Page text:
UChicago Medicine research discovers new insights into pacemaker use in heart failure patients
June 16, 2019
Nearly 6 million patients in the United States suffer from heart failure. Studies suggest half of them could die from this disease within five years of their diagnosis. One significant cause of heart failure is an abnormal electrical pattern in the heart known as left bundle branch block.
University of Chicago Medicine’s Heart and Vascular Center physicians, however, have published an important new investigation on the causes of this disorder and suggest new ways to treat it. This study could help cardiologists understand the underlying cause of left bundle branch block in patients with heart failure and should improve selection of patients who might benefit.
Their findings offer a fresh perspective, bringing rigor and modernization to decades-old studies. The prevailing hypothesis, based on seminal work, much of it published more than 40 years ago, was limited by outdated technology and small sample size. UChicago Medicine physicians were able to increase the number of patients analyzed and to focus in detail on each patient’s electrical conduction system.
They used multi-electrode catheters and 3D electro-anatomic mapping systems to examine both the right and the left sides of the heart. A total of 88 left-septal conduction recordings were analyzed in 85 patients. Seventy-two of those patients demonstrated “left bundle branch block patterns.” These include delayed activation of the left ventricle chamber of the heart, causing it to contract later than the right ventricle, as well as other cardiac abnormalities.
The researchers found that the electrocardiogram pattern of left bundle branch block encompasses a broad spectrum of disorders. Some of these demonstrated true conduction block; others had preserved electrical activation (but were previously thought to have blocked conduction). This observation has important implications for patients, the researchers say. It helps refine the understanding of physiology and may be used to guide therapeutic pacing therapies.
“Going into this study, we sought to go back to the fundamentals,” said Gaurav Upadhyay, MD, director of the Heart Station at UChicago Medicine. “What causes the EKG pattern of left bundle branch block,” they wondered, in patients with heart failure?
“Our first key finding was that the pattern we call left bundle branch block actually includes a mixed group of patients,” he added. “Almost two-thirds had focal disease causing the pattern. But a little more than one-third of patients demonstrated no discrete block. This was a surprise.”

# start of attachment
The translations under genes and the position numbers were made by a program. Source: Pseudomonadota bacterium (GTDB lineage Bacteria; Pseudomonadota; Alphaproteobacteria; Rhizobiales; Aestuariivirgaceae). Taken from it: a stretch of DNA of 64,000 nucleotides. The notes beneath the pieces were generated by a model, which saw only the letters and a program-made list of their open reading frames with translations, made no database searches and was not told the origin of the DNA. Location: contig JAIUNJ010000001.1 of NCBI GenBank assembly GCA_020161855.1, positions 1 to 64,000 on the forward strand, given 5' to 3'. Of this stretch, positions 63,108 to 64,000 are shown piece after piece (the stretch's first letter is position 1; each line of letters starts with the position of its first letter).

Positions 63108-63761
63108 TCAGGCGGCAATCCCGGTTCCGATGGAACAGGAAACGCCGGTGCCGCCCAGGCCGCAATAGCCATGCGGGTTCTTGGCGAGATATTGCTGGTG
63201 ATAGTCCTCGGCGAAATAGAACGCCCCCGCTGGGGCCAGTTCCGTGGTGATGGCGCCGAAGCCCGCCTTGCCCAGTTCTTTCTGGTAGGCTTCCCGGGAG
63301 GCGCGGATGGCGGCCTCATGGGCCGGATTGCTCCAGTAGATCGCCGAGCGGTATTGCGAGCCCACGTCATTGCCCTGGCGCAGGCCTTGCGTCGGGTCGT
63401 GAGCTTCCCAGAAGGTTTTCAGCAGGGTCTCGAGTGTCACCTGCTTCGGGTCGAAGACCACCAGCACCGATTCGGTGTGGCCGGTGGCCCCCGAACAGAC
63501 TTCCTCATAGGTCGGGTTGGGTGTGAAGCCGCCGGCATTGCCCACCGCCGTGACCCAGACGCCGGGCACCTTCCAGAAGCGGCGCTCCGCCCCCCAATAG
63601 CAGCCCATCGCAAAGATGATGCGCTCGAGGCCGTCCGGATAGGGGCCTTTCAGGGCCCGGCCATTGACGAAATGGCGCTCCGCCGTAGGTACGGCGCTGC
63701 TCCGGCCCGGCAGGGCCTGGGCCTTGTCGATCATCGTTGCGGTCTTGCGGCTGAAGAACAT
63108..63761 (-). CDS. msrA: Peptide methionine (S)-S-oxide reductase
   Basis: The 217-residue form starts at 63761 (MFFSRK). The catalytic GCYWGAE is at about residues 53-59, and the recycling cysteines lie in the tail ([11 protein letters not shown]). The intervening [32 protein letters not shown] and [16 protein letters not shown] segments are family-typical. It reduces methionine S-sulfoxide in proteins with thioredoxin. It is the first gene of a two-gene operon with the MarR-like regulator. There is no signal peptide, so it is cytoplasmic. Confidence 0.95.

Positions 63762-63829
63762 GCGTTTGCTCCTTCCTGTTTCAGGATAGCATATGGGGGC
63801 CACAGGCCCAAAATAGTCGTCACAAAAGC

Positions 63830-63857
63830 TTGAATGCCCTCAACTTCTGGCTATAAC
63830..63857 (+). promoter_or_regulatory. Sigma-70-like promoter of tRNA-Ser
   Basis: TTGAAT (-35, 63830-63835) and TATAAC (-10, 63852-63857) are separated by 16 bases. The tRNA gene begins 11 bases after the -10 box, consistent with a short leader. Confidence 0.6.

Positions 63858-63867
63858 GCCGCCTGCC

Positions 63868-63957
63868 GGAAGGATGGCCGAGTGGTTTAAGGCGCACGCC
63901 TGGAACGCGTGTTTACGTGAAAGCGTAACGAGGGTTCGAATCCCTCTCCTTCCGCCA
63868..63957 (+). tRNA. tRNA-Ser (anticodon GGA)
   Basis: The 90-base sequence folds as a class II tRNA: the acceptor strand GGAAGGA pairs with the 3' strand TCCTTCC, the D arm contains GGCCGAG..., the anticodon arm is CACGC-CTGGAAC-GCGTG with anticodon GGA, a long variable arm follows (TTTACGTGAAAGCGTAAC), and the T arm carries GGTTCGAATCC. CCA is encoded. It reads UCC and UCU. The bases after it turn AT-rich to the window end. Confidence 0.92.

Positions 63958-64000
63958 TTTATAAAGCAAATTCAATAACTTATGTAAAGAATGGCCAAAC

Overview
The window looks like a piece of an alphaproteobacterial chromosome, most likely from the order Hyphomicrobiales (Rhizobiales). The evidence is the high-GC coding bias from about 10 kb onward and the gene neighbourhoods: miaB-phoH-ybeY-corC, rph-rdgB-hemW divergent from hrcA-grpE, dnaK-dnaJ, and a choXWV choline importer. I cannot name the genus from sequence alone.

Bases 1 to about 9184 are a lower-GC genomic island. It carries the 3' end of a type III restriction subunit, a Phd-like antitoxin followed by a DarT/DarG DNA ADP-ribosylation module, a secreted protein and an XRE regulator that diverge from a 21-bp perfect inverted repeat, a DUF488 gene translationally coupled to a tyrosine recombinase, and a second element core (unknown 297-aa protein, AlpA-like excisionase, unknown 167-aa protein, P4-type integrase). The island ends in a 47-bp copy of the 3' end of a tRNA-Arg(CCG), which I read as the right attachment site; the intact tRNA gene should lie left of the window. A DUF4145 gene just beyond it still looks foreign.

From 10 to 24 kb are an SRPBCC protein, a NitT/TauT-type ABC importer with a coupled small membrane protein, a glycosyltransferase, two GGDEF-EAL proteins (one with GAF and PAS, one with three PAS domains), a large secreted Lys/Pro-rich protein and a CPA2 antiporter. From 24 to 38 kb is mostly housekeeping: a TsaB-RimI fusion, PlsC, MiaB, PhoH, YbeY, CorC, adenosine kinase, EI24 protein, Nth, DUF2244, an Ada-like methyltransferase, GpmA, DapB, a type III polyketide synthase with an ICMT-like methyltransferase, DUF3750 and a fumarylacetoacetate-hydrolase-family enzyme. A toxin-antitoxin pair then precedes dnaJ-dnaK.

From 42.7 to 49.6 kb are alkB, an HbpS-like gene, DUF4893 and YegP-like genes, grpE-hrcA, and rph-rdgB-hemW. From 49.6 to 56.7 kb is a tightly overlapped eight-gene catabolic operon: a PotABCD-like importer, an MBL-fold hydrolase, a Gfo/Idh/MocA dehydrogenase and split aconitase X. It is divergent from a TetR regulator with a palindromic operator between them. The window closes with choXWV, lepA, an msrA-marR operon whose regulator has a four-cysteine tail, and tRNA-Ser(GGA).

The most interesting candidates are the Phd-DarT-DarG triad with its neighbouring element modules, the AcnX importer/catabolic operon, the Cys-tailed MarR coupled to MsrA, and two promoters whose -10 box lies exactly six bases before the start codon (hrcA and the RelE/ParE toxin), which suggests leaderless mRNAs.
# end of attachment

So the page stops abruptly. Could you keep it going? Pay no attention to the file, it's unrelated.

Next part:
It demonstrated the limitations of our current definitions of left bundle branch block using EKGs from “His bundle pacing,” a way to restore functional cardiac output by manipulating the system in order to recover and improve pumping function. This form of cardiac pacing—named after a Swiss cardiologist who first described the His bundle and its role in transmitting atrial impulses to the ventricles—lets physicians tap into the wiring system of the heart and restore something similar to normal conduction.
“With His bundle pacing, we have a new therapeutic approach. We can insert a lead, or wire, into the center of the heart,” said Upadhyay. “In many cases we can use that to correct left bundle branch block.”
“There has been some debate on how this could possibly work,” he added. “Once we saw the physiology of where the block happens, the answer became clear. We capture healthy electrical fibers just beyond an area of focal disease. This re-engages the heart’s normal electrical system.”
These findings give UChicago Medicine heart and vascular specialists a deeper understanding of what causes left bundle branch block in humans and enables them to take significant steps towards identifying innovative approaches to treating heart failure.
“It is exciting when the results have far-reaching clinical implications for patients with heart failure,” said Roderick Tung, MD, senior author of the study and director of cardiac electrophysiology at UChicago Medicine. “Our findings question a paradigm that has not been confirmed or disproven in more than 40 years in the field.”
The paper, “Intra-cardiac Delineation of Septal Conduction in Left Bundle Branch Patterns, Mechanistic Evidence of Left Intra-Hisian Block Circumvented by His Pacing,” was published April 16, 2019, in the American Heart Association journal Circulation. The results were presented at the Heart Rhythm Society Scientific Sessions in San Francisco in May 2019.
Additional UChicago Medicine authors include Tharian Cherian, MD; Dalise Y. Shatz; Andrew D. Beaser, MD; Zaid Aziz, MD; Cevher Ozcan, MD; Michael T. Broman, MD; and Hemal Nayak, MD.
Gaurav Upadhyay, MD
An expert in cardiac rhythm devices, Gaurav A. Upadhyay, MD, cares for patients with arrhythmia, fainting (syncope) and heart failure. Dr. Upadhyay focuses on innovative electrical therapies in heart disease, including cardiac resynchronization therapy (CRT), MRI-compatible pacemakers, subcutaneous defibrillators and catheter ablation.Learn more about Dr. Upadhyay